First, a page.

At one time, I would have said, "No way!" For years, I defiantly held fast to something that was terribly unhealthy and harmful and so, should anyone else be able to tell me who to love or not to love? Yes, they should be able to. Does that mean I should stop loving who I want to love? No! I believe it is important to take into consideration the thoughts and opinions of those whom you trust or are closest to you when it comes to a love relationship but believe that it likely won't make any difference if you are "in love" - if you're like me, you'll do what you want anyway, even if it's stupid. (My view is similar to what berryvox wrote: "No. They may have good points and it's probably worthwhile to listen to their viewpoints. But, in the end, it's your decision and your life.") This is a difficult question because I think that while one shouldn't be told who they can love or not love, and that there are certainly instances where listening to other people and denying your own heart can be devastating, there are also times when it is good to proceed with caution if everyone else who loves you is holding up stop / yield and warning signs! By the way, I was told I shouldn't love someone. I did anyway. I learned a lot from it.
8. Do you believe people that ended up divorced were ever truly in love?
Yes. Seeing as how the reasons for divorce or the breakdown of a relationship are so vast, of course there are people who were "truly in love" but just couldn't make it work. Maybe they divorced because they weren't able to communicate their needs well. Maybe they weren't mature enough to realize that living together would mean compromise and putting up with each other's shit. Maybe they didn't realize that even when you're in love, the world won't be all sunshine, rainbows and pretty flowers all the time. Maybe something tragic happened that they couldn't cope with either alone or together and it spun them off in entirely different directions? Then again, I could also answer this question with a No. I come from a multiple divorce background in my family situation and I have questioned the motives of some of the people involved regarding marriage. Meaning, to turn the question upside down, I don't believe that everyone who is married did it because they were "truly in love."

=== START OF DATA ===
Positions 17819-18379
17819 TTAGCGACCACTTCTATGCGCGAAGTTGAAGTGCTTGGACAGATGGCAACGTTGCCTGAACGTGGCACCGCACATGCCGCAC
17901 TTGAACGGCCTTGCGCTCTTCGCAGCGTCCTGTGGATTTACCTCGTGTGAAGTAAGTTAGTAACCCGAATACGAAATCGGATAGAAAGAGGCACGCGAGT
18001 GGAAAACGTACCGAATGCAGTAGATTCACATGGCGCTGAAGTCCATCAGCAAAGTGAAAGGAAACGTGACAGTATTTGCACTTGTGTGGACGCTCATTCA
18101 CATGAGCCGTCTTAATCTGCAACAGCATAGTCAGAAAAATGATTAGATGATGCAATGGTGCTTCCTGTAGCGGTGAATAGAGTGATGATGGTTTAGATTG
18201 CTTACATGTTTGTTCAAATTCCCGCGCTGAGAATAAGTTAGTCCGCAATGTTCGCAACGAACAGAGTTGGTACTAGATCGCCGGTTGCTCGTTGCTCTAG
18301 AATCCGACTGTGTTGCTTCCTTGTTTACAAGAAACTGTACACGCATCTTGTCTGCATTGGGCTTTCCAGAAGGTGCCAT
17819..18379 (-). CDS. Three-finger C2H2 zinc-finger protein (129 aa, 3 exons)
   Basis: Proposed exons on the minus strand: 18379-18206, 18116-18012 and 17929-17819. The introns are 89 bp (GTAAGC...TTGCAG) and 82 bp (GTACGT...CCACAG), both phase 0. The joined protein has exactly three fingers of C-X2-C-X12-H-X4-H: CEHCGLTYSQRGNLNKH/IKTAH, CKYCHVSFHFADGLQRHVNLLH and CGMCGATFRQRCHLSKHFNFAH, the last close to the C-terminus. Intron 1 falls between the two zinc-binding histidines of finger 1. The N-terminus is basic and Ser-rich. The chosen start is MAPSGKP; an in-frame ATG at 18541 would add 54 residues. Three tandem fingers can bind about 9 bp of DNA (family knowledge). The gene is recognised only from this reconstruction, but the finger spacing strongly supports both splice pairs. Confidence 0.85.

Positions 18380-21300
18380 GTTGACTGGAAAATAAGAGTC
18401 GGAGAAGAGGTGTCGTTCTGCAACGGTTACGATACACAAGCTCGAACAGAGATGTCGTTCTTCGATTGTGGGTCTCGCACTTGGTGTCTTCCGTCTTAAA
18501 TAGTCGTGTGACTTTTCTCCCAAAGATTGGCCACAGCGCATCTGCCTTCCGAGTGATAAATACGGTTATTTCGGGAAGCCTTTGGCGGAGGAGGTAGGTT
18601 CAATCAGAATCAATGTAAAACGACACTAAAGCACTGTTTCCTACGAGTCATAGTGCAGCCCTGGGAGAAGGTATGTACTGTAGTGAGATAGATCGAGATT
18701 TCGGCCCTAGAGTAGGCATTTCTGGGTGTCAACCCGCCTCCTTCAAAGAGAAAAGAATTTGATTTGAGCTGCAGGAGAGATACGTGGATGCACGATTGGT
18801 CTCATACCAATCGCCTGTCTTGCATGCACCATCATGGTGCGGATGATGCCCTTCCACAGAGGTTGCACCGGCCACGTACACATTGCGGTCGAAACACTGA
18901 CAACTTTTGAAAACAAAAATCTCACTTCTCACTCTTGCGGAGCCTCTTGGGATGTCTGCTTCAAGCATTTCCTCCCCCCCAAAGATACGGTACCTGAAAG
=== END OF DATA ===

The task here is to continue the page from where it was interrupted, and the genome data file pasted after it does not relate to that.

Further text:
9. Would you give up something you want for someone you love?
If the person loves me, why would they want me to give up something I want? Then again, it all depends on what this thing is. Healthy relationships are definitely about compromise but when it comes to compromising yourself, well then, you need to think about why you would give up something you want, or why you would have to, or what impact it will have on yourself or why it is so important for the one you love that you give it up. Perhaps this question relates more to decisions where you have to leave the person to have what you want or something --- if it comes to a situation like that, I would think it'd take a lot of conversations and the decision of, "What will I regret more if I make this choice?"
10. If you truly love someone do you feel it should be unconditional?
I liked Rache's answer: "No, everyone has boundaries. If you let your love be unconditional, partners could do whatever they want and you'd let them. Basically, you'd be a doormat, and that's not good for anyone." I'm someone who definitely needs someone to put conditions on me, while still accepting the person I am - does that make sense? These conditions shouldn't be based on "I will only love you if..." but instead on "This (enter awful thing here) would break us so it's best if we / you / me don't do this, okay?" - see? Having said that, if your conditions aren't being met, perhaps you should re-evaluate your conditions or the relationship.